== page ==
Is there any contingency plan for either the DCs currently enrolled in the plan or insureds who currently utilize the chiropractic benefit? The concept for ASH was founded in 1987 to expand access to chiropractic benefits in California. Health plans regulated by the California Department of Managed Health Care are not required to offer chiropractic or acupuncture benefits as part of their basic medical plan. ASH currently works with California health plans who desire to offer chiropractic and/or acupuncture as a supplemental group rider, similar to how an employer group purchases a vision or dental benefit. American Specialty Health Plans of California ("ASH Plans") and American Specialty Health Insurance Company ("ASH Insurance Company") also began many years ago to sell supplemental chiropractic and/or acupuncture benefit plans directly to employer groups who wished to add chiropractic and/or acupuncture benefits to their basic medical plans; it is only this direct-to-employer group business that is ending for ASH.

At this time, we cannot guarantee that employer groups will be able to replace the chiropractic and/or acupuncture benefits plans provided through ASH Plans or ASH Insurance Company in California. However, we are encouraging health plans to offer a supplemental group benefit for chiropractic and/or acupuncture for purchase by the employer group. In addition, some employer groups who are self-funded are transitioning their chiropractic and/or acupuncture benefit plan under ASH Plans or ASH Insurance Company to a self-funded program, where an ASH affiliate will provide the provider network and administrative services on an ASO basis.

Again, this change will not affect our relationships with any of the 130 health plans with whom we contract, nor will it affect any of our regulatory licenses or approvals related to the services and programs we provide to the health plans we contract with across the country. In California, ASH affiliates will continue to administer the supplemental group chiropractic benefit plans provided by various health plans in the state.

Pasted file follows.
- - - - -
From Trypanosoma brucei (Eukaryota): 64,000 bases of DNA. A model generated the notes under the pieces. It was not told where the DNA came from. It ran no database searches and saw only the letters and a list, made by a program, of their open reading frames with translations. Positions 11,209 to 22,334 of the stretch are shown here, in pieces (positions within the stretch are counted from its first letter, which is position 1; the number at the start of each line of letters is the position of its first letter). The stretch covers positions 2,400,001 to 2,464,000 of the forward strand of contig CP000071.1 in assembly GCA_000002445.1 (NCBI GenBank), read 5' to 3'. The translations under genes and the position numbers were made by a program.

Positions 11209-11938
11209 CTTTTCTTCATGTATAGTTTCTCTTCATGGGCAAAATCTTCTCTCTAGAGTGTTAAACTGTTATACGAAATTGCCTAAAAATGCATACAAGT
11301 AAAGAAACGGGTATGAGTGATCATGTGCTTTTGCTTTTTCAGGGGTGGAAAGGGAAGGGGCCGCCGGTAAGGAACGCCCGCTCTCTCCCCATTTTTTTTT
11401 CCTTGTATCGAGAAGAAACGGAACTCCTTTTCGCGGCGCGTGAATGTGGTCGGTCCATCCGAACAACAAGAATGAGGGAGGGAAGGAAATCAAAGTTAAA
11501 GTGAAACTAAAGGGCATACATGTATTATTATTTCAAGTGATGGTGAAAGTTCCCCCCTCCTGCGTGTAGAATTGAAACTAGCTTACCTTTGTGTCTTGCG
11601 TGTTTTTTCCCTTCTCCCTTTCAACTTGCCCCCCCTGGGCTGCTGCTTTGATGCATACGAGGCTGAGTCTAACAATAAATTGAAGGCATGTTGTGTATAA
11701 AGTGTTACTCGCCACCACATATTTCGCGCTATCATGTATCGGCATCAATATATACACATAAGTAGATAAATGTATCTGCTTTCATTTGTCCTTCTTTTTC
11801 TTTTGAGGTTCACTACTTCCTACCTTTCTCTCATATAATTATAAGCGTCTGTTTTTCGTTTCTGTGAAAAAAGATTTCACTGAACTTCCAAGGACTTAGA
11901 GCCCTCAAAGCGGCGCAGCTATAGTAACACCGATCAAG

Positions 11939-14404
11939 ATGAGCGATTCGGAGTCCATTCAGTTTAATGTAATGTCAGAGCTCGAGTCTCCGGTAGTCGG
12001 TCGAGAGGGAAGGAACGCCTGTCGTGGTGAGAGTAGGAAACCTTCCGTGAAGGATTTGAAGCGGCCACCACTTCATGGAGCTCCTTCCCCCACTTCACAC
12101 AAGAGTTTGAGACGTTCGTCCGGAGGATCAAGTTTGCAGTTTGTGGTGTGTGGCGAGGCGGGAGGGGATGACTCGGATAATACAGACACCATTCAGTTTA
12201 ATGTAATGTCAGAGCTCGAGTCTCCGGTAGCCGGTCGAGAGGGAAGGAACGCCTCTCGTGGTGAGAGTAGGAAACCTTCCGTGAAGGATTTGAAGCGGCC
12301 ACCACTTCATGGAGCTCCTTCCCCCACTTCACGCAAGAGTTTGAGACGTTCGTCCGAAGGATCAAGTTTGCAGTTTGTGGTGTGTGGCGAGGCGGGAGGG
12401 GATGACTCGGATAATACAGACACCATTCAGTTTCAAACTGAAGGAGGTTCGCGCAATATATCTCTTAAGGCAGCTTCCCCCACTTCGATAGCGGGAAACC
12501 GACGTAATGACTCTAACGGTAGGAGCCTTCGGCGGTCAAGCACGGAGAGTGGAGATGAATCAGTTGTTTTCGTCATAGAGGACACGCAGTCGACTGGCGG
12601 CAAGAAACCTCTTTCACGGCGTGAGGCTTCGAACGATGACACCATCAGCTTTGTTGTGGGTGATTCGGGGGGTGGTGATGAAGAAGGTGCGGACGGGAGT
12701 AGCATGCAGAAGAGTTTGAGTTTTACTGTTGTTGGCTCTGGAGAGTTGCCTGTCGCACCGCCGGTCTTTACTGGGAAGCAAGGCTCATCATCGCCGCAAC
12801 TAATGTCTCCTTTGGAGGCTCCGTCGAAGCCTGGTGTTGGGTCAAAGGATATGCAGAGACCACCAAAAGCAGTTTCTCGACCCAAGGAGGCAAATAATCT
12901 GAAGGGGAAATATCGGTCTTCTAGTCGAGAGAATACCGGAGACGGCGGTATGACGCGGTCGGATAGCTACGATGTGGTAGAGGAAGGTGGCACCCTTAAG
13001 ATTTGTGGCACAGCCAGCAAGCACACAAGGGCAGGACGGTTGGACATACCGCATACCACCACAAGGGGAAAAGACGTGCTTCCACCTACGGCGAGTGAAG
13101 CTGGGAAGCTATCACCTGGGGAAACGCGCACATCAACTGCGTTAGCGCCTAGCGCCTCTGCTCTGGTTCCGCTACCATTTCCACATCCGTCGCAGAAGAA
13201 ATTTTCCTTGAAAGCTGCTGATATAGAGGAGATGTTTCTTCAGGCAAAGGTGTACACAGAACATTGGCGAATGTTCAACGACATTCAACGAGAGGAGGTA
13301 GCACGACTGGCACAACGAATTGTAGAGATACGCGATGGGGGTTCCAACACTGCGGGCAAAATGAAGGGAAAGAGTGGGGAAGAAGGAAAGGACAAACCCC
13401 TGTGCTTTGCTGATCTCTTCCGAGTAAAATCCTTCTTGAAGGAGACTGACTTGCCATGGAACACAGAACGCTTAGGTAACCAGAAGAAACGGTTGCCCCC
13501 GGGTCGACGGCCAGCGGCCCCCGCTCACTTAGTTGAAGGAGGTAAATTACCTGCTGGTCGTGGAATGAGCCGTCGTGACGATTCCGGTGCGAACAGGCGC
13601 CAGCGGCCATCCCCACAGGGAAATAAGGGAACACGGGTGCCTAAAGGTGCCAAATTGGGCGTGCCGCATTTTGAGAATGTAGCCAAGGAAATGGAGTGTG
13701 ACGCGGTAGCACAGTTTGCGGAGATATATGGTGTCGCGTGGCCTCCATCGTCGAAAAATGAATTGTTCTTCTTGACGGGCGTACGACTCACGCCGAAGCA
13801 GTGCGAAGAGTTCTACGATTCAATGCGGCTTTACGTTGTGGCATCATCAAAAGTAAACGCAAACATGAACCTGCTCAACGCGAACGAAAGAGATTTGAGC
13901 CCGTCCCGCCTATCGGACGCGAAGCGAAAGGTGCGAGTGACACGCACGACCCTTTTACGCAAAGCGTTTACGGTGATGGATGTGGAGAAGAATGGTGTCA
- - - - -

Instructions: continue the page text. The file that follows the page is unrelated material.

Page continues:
Also, we don't anticipate that the change will significantly affect any of our provider networks or the services they provide. ASH will continue to contract with and grow our national network of practitioners, including chiropractic doctors, and to administer other specialty health services to health plans. We will continue to administer these services consistent with the PPACA's requirements for accountability of health care services, including medical necessity review and other health quality improvement activities.

Does this affect chiropractic coverage just in California, or are other states involved? ASH is not cutting chiropractic at all for the 130 health plans it works with that offer chiropractic benefits, in California or any other state. ASH Insurance Company has initiated the withdrawal in California and is evaluating next steps in a few other states where we have a smaller presence in the employer-direct business offered by ASH Insurance Company.

Anything else you'd like to add? The Affordable Care Act will provide health coverage for over 30 million new members. The [Act] demands that health plans improve the quality, delivery and outcomes of health care services. It also demands that the health plans bend the cost curve and mitigate the increasing cost of health care. ASH affiliates and our participating providers are an important part of the solution in the health care system.

Our concern is that not all states appear to be covering chiropractic and/or acupuncture as an essential benefit. And it appears that not all options on the Exchanges in all states will include chiropractic and/or acupuncture. ASH will be working to promote access to chiropractic and/or acupuncture. We believe that inclusion of chiropractic and acupuncture are an important part of the solution for our health care system. And we look forward to working with our providers in this important mission.

I believe we are in a strong position to support and encourage the inclusion of chiropractic in benefit plans. ASH demonstrated its support and promotion of evidence-based chiropractic when it funded a comprehensive study that published a series of papers, during 2004 and 2005, in the Archives of Internal Medicine, Journal of Manipulative and Physiological Therapeutics, and Journal of Occupational and Environmental Medicine. We demonstrated significant cost savings and cost substitution effects, replacing high-cost medical care with more efficient chiropractic care, when evidence-based chiropractic benefits were available to a population.